Chemo Experts, the easiest way to learn about cancer treatment
Find a Treatment:
Cancer Types

Treatment Name: Bexarotene (Targretin®)

Bexarotene (Targretin®) is a Chemotherapy Regimen for Lymphoma, T-Cell

How does bexarotene work?
Bexarotene is designed to bind to specific receptors within cancer cells called "Retinoid X-Receptors" or RXR's. After binding to RXR's, the chemotherapy drug bexarotene slows down the growth of the cancerous T-cells.

Goals of therapy:
Bexarotene is given to decrease skin-related symptoms caused by cutaneous T-cell lymphoma. Bexarotene is not commonly given with the goal of cure.


Create your own Treatment Tracker

  • Usual starting dose: Bexarotene 300 mg/m2 by mouth once daily
    • Bexarotene is only available in 75 mg capsules
    • Depending upon the patient's height and weight, this dose is usually ranges between
      450 mg (six 75 mg capsules) and 675 mg (nine 75 mg capsules) per day

Bexarotene is usually taken at home and is taken every day until it no longer works or unacceptable side effects are experienced.

Side Effects

In clinical studies, the most commonly reported side effects with bexarotene are shown here:

  • Increased lipid in blood (82%)
  • Increased blood cholesterol (30%)
  • Decreased thyroid function (29%)
  • Itching (25%)
  • Weakness (23%)
  • Headache (21%)
  • Water retention (20%)
  • Pain (18%)
  • Infection (18%)
  • Rash (18%)
  • Low white blood cells (16%)
  • Skin flaking (9%)
  • Diarrhea (7%)
  • Fever (7%)
  • Anemia [low red blood cells] (7%)

Side effect videos Side Effect Videos


How often is monitoring needed?
Labs (blood tests) may be checked before starting treatment and then periodically while taking bexarotene. Labs often include: Complete Blood Count (CBC), Comprehesive Metabolic Panel (CMP), fasting lipid panel, thyroid function tests, plus any others your doctor may order.

How often is imaging needed?
Imaging may be checked before treatment and periodically during treatment. Imaging may include: computed tomography (CT) scan or positron emission tomography (PET) scan.

How might blood test results/imaging affect treatment?
Depending upon the results, your doctor may advise to continue bexarotene as planned, or delay or switch therapy.

ChemoExperts Tips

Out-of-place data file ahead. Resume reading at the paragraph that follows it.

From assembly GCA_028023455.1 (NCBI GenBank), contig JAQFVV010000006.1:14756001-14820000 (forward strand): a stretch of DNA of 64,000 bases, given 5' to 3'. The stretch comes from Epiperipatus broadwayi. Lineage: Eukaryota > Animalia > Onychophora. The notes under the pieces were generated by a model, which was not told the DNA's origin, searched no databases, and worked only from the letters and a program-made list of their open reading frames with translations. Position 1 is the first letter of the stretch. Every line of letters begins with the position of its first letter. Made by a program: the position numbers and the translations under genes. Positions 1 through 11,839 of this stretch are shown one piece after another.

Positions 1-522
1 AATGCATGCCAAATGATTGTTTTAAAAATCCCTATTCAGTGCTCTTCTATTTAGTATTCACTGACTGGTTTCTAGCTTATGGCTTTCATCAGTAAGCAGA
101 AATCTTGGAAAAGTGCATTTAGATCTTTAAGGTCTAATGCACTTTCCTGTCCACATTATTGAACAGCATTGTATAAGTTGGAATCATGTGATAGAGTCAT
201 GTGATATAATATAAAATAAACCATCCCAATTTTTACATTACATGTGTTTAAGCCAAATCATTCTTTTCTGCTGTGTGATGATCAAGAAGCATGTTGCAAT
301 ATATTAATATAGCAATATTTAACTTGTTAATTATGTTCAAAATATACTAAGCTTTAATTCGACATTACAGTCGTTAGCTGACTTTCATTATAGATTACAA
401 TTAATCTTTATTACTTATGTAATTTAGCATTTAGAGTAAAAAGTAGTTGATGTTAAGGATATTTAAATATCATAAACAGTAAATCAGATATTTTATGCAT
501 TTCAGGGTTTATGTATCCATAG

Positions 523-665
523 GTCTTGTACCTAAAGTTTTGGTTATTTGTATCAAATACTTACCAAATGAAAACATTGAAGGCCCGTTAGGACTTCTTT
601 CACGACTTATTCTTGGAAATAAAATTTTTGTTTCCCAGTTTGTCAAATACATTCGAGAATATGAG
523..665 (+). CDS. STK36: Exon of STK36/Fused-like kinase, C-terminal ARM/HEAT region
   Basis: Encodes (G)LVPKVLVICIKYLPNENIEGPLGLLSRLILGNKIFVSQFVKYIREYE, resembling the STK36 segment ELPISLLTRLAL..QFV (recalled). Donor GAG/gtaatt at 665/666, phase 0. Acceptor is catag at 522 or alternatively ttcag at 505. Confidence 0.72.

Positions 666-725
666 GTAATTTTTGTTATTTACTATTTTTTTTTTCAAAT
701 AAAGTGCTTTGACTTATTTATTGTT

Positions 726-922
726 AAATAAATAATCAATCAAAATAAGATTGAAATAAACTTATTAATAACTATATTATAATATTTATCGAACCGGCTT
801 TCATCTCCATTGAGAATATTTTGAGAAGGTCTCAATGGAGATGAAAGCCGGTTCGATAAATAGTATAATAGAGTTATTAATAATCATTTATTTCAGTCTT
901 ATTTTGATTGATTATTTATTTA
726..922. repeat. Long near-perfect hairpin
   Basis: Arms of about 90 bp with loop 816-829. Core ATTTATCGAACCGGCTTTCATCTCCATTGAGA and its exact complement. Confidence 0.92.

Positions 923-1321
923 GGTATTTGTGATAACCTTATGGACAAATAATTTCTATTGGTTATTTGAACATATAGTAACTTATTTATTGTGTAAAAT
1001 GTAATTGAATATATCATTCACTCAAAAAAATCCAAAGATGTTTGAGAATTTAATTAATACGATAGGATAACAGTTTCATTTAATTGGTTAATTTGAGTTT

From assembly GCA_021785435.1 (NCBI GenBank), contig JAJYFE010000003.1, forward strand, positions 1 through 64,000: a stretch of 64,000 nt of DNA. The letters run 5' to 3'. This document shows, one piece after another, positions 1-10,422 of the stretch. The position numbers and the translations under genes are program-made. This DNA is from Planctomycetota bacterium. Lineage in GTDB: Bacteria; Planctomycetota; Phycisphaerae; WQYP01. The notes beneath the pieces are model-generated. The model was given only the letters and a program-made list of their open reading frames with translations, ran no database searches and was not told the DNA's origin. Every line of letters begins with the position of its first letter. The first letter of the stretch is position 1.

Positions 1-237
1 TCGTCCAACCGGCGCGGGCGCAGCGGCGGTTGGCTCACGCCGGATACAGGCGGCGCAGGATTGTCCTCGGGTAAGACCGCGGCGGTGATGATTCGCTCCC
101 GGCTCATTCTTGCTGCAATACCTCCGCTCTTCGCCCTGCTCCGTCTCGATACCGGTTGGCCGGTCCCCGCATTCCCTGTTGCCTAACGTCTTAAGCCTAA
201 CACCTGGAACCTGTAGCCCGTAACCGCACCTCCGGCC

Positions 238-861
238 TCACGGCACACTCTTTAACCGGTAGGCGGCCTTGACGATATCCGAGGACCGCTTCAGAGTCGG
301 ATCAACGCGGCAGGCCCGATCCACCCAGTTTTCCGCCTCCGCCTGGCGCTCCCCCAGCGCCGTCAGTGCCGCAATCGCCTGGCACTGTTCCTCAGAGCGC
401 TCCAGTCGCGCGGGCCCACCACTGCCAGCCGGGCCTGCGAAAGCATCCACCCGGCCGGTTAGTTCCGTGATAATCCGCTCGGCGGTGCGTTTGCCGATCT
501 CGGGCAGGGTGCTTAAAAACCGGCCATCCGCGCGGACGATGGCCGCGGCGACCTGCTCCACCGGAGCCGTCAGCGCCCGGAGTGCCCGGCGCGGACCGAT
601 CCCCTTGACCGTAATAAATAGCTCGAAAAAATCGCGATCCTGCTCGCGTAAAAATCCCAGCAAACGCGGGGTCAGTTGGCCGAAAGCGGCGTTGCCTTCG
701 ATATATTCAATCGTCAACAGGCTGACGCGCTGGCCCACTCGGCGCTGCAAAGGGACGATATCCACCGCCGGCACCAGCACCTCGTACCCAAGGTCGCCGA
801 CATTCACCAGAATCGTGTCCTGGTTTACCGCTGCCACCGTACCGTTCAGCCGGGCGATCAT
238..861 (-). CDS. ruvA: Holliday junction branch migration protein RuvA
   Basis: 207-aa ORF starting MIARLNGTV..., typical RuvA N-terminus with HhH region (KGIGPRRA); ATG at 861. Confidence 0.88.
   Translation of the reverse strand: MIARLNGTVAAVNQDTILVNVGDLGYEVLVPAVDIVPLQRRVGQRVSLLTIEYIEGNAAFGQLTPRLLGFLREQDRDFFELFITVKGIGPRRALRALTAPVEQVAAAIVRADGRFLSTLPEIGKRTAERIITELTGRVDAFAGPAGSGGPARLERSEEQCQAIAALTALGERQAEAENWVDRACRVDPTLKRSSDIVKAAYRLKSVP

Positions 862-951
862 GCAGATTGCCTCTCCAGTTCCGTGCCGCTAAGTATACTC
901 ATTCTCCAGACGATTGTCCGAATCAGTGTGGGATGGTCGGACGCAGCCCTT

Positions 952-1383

• Because bexarotene is similar to vitamin A, it is not recommended to take supplements containing high amounts of Vitamin A. If you take multi-vitamins, ask your doctor or pharmacist to be sure you are not taking more than the recommended daily dose of Vitamin A
  • Avoid excessive sun exposure and tanning beds as your skin may be very sensitive to light
  • A pharmacist should ALWAYS review your medication list to ensure that drug interactions are prevented or managed appropriately
  • Clinical trials may exist for T-cell lymphoma. Ask your doctor if any studies are currently enrolling in your area. If not, go to to search for other centers offering study medications

Patient Assistance & Co-payment Coverage

Patients under the age of 65 years, or those with private insurance plans:
If you have insurance and are looking for patient assistance or copay assistance for Bexarotene (Targretin®), we have provided links that may help.

Visit our Patient Assistance page and click the links to various patient assistance programs for help paying for Bexarotene (Targretin®). Depending upon your income, they may be able to help cover the cost of:

  • Bexarotene

For Branded medications (may be available for generic medications too), check with the manufacturer to determine if a co-pay card is offered and if it could reduce your monthly copay.

  • If you are uninsured, check with the manufacturer to determine if you are eligible to receive medication at no cost.

Medicare and Medicaid patients (Patients 65 years or older):
The clinic providing treatment will likely pre-authorize medications and immune therapies such as Bexarotene (Targretin®) and are the best source to help you understand drug cost.

  • Ask to speak with a patient assistance technician or financial counselor at the clinic or hospital administering this therapy.

Emotional Wellness

What is Emotional Wellness?
Emotional wellness is having a positive outlook balanced with a realistic understanding of current life events. This requires both an awareness and acceptance of your emotions. It is with this knowledge that you can develop a plan to take the necessary actions to positively impact your life.

Emotional wellness uses an ongoing process to continually reflect on the stressors of life in a constructive manner to move forward and create happiness.

Because emotional wellness is deeply connected with physical, social, and spiritual wellness, pursuing it often becomes particularly difficult in times of major illness. Despite this difficulty, working toward emotional wellness has been connected to improved treatment outcomes and a higher likelihood of achieving goals of therapy.

Learn more about pursuing emotional wellness while receiving treatment with Bexarotene (Targretin®)

Individual Drug Label Information

Bexarotene (Targretin®)

  • Bexarotene is an oral capsule filled with liquid that is available only as a 75 mg capsule
  • Men or women of child-bearing potential MUST follow strict pre-cautions. Females must have a negative pregnancy test prior to starting treatment, then a monthly pregnancy test must be done while taking bexarotene. At least two effective birth control methods must be started 1 month before starting bexarotene and continued at least 1 month after stopping therapy. Males must use condoms during treatment and for at least one month after stopping therapy. 
  • Do not crush, crew, or break open capsules. If the liquid inside the capsule come in contact with your skin, wash area of skin immediately with soap and water